I tried aluminum pans, but most had patterned bottoms so the heat was uneven and parts of the embossing powder took forever to melt.  My little foil boxes work so well.  I can pick them up easily and keep most of the powder inside the boxes. I can also easily remove the finished pieces while leaving others in place.

The other materials you will need are sea glass, clear embossing ink, clear ultra thick embossing powder, assorted colored embossing powders, a small spoon for adding new elements and a toothpick for moving things around.  Optional extras are microbeads, glitters, shiny papers and foreign text.

materials needed to make your own coloured faux dichroic glass

The sea glass can be clear or colored, but should be nice and flat.  If you can get real sea glass with the smooth edges, that would be ideal.  But I often uses the bag of sea glass from the craft or dollar stores.  I prefer the bottle of embossing ink with the dauber top to the pad.  I feel I have more control and get better coverage.  I found my shiny papers at the dollar store as holographic tissue paper.

The process is quite easy.  I heat the frying pan to between 250 and 300 degrees fahrenheit   I tear some pieces of aluminum foil and fold up the sides, pinching the corners for open boxes, trying to keep the bottom nice and flat.  I put embossing ink on one side of the glass and dip it in the clear ultra thick embossing powder.  Put the glass, powder side up, in the foil box and into the heated pan until it melts.

Now it is time to have some fun.  Add some papers (save the text for a near the top layer)or add microbeads, or colored embossing powders a bit at a time with a very small spoon.  Let each layer melt before adding more.  Don’t add too much powder at a time. Whenever you want something to show through, add more clear embossing powder on top.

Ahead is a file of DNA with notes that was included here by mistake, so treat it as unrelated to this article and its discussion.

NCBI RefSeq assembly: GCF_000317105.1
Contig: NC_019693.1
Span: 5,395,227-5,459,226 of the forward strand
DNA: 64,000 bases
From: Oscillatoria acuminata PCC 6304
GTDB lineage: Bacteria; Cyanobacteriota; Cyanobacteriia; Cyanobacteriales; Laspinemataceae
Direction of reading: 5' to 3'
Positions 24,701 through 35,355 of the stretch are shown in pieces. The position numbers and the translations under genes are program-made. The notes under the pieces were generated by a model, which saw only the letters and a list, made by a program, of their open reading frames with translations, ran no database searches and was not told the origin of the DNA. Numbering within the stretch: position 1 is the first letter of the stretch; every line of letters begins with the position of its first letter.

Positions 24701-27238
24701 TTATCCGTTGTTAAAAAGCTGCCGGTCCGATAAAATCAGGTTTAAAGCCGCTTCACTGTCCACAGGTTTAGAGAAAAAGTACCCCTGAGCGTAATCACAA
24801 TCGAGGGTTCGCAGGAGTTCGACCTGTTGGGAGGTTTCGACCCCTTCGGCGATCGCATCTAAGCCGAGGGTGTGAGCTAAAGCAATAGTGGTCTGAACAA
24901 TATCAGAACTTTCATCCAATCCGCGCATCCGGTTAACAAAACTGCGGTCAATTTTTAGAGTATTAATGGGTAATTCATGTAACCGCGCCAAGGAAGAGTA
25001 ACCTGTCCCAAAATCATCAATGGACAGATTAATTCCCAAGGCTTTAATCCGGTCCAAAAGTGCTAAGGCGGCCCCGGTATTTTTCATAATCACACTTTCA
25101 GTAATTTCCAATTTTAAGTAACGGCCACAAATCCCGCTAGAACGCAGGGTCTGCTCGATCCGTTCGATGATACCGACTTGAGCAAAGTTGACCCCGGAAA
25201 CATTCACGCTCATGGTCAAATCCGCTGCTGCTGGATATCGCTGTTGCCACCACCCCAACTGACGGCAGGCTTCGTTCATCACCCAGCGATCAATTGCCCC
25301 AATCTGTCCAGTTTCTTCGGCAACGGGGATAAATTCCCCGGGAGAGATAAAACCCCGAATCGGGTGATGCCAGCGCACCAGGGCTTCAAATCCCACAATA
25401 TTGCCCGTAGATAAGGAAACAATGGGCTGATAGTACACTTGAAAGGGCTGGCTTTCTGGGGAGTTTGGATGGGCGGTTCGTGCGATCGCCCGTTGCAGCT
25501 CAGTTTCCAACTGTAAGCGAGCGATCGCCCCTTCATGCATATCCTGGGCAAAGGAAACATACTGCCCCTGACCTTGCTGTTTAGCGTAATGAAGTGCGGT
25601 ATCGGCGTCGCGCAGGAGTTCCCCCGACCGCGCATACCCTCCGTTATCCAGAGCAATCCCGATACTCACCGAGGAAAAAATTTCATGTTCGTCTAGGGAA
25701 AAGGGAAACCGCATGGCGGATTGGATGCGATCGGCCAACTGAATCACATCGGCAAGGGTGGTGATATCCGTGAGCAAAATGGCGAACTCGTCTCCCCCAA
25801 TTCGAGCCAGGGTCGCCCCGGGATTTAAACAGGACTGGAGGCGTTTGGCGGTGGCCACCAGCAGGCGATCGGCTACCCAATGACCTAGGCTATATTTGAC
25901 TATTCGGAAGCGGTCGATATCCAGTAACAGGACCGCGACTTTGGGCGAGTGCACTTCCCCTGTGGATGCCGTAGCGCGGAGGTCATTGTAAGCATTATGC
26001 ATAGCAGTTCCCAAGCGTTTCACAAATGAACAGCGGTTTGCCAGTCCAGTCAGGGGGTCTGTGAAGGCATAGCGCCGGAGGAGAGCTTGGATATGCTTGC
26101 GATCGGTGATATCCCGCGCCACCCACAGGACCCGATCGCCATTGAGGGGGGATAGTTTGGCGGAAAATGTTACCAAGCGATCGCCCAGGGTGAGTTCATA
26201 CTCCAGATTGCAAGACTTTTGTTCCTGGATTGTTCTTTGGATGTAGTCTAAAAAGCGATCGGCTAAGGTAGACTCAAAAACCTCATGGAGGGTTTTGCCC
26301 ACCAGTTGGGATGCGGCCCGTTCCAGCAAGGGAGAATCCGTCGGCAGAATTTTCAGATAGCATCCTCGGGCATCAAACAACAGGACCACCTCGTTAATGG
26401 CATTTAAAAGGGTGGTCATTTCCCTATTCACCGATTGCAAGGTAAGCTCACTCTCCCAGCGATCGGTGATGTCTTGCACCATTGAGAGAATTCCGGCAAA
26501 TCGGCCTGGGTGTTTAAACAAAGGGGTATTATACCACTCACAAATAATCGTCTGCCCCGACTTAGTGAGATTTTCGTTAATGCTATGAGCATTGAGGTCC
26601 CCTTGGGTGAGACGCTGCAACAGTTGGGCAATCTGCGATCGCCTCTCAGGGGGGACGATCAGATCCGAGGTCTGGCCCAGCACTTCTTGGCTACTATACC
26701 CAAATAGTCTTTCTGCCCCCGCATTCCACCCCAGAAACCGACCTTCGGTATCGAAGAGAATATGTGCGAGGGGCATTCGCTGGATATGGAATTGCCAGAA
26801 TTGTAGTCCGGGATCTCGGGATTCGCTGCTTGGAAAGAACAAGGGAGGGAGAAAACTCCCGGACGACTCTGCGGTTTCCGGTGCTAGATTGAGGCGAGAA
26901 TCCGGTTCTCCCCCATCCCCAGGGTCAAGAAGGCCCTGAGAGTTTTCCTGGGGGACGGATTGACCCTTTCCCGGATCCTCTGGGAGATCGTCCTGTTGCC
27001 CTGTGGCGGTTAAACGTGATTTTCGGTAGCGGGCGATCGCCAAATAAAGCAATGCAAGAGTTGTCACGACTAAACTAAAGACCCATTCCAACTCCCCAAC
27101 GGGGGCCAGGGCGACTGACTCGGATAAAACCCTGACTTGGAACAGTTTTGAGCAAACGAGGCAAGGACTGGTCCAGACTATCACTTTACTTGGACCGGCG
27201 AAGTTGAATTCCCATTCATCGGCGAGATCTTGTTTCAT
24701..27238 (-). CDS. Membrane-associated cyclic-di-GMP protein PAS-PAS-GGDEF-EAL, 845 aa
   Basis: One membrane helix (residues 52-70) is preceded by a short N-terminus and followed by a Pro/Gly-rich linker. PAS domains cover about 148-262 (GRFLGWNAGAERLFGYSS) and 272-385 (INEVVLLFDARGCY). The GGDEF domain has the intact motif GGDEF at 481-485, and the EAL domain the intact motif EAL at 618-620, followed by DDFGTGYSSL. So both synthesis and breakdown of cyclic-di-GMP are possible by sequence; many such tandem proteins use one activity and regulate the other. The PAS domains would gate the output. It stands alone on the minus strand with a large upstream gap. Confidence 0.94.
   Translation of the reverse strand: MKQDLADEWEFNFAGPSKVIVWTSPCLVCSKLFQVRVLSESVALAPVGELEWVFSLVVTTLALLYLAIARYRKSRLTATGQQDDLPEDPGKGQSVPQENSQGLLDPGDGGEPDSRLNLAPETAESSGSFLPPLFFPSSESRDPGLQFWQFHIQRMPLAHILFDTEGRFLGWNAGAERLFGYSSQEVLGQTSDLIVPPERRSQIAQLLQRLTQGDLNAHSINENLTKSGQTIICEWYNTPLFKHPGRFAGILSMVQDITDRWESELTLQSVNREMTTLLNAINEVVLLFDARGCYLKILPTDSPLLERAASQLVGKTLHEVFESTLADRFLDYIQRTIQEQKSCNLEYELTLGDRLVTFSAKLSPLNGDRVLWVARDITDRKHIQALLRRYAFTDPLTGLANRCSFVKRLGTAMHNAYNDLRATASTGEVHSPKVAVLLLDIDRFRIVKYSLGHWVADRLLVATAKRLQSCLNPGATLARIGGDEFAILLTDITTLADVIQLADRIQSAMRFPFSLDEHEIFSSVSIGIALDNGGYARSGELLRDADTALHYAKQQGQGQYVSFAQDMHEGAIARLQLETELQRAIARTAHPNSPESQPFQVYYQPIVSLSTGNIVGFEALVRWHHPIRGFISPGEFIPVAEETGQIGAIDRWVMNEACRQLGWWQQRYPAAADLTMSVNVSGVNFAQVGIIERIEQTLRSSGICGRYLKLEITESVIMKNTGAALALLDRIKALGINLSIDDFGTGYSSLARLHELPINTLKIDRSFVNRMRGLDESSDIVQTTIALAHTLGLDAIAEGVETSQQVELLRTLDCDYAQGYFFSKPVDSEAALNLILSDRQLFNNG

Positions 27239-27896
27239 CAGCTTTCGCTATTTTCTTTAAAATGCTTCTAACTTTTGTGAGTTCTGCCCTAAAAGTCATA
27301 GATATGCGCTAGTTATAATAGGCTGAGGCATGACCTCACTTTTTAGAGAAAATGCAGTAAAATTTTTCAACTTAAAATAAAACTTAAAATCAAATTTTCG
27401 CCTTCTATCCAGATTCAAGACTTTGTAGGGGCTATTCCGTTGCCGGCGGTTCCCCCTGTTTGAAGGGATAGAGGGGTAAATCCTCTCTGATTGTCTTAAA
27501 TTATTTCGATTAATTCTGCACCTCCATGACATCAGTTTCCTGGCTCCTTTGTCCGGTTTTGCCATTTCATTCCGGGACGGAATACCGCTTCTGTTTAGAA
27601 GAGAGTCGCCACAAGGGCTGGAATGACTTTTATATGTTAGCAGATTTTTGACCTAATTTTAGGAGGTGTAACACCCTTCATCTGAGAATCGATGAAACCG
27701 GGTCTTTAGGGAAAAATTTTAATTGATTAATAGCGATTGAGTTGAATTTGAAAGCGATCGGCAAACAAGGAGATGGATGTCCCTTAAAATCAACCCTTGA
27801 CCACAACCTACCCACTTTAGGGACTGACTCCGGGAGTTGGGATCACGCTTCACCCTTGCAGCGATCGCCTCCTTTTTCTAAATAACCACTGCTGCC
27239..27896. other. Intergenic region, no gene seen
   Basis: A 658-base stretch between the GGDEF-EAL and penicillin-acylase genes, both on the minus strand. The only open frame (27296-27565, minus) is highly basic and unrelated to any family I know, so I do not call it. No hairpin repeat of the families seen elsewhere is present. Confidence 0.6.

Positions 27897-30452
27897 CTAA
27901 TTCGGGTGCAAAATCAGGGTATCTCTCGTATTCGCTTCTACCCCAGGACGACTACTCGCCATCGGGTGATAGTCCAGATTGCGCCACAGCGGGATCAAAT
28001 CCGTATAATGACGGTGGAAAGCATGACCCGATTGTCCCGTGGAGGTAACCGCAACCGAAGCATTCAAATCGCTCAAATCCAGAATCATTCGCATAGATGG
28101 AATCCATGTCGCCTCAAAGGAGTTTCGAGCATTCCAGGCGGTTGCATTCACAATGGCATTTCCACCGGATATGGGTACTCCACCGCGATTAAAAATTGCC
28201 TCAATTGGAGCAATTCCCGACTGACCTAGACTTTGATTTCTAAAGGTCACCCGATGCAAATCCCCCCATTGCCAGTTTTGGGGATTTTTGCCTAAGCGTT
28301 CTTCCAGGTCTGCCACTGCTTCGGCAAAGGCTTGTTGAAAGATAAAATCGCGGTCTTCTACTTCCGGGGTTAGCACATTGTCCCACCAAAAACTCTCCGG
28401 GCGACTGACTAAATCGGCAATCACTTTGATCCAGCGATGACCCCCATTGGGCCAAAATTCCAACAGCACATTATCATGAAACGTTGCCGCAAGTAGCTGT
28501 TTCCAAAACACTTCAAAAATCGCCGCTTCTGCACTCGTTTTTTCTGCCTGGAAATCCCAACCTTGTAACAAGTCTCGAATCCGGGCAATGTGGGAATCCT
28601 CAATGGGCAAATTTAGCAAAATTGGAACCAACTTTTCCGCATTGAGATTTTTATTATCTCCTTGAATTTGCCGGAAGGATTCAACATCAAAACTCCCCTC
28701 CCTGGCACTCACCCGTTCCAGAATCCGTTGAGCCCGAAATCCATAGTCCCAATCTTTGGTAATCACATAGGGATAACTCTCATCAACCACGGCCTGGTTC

I keep preparing new pieces while waiting for others to melt.  You will know it’s all melted when the whole top is shiny.  You won’t have to add any more embossing ink after the first layer because the wet powders will grab the additional layers.  Leave the pieces in the pan as you add things and remove when they are finished.  The top edges of the foil are cool enough to carefully lift out of the pan, but be aware that the glass will be very hot!  Let it cool before you touch it.

materials needed to finish your own glass

Now that you have a nice array of beautiful pieces, what do you do with them?  Most of mine are made into pendants.  I also crochet gold thread (just a chain stitch) for the necklace when I sell them.  I use 24 gauge wire, cut a piece, make the top loop, wind randomly and tighten.  Sometimes I use my gold pen on the edges and or back.  I tried the metal tape around the edge, but wasn’t pleased with the result.  I also like making the smaller pieces into pins.  I glue them (I use Aleene’s Tacky Glue) to small pieces of mat board and embellish them.  I adhere a pin back.  You can also use them on a mixed media canvas or board.

faux dichroic glass pendants and brooches

Let me know if you come up with more ideas for additions or uses.  Have fun and be creative!

Hugs, Linda

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Linda Giese has an altered book in the Autumn 2012 issue of Art Journaling.
 She welcomes emails, questions and comments at linda.giese@yahoo.com